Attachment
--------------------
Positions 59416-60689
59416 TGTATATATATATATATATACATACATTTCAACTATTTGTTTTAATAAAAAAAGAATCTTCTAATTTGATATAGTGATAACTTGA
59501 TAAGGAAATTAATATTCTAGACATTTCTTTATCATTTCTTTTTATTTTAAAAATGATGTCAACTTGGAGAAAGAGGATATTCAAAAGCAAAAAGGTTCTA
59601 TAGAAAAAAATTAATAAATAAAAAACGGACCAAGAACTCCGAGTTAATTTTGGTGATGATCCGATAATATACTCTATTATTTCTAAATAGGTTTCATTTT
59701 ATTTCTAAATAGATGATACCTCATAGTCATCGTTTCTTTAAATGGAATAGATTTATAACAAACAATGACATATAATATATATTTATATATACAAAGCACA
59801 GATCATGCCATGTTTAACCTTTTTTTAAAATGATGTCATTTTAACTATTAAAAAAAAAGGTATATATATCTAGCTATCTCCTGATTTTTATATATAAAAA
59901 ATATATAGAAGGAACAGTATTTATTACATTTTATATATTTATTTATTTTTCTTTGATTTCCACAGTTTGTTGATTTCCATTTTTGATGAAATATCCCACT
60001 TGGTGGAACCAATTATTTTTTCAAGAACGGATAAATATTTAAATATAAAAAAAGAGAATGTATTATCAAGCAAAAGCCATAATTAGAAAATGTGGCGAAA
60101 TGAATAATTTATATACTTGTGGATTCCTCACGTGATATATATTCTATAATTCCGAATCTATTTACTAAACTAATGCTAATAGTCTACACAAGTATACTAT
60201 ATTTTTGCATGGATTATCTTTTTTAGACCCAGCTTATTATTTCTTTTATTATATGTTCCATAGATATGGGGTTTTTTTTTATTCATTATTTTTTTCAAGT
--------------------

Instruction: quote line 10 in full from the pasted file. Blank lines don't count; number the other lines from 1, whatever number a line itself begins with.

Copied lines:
60201 ATTTTTGCATGGATTATCTTTTTTAGACCCAGCTTATTATTTCTTTTATTATATGTTCCATAGATATGGGGTTTTTTTTTATTCATTATTTTTTTCAAGT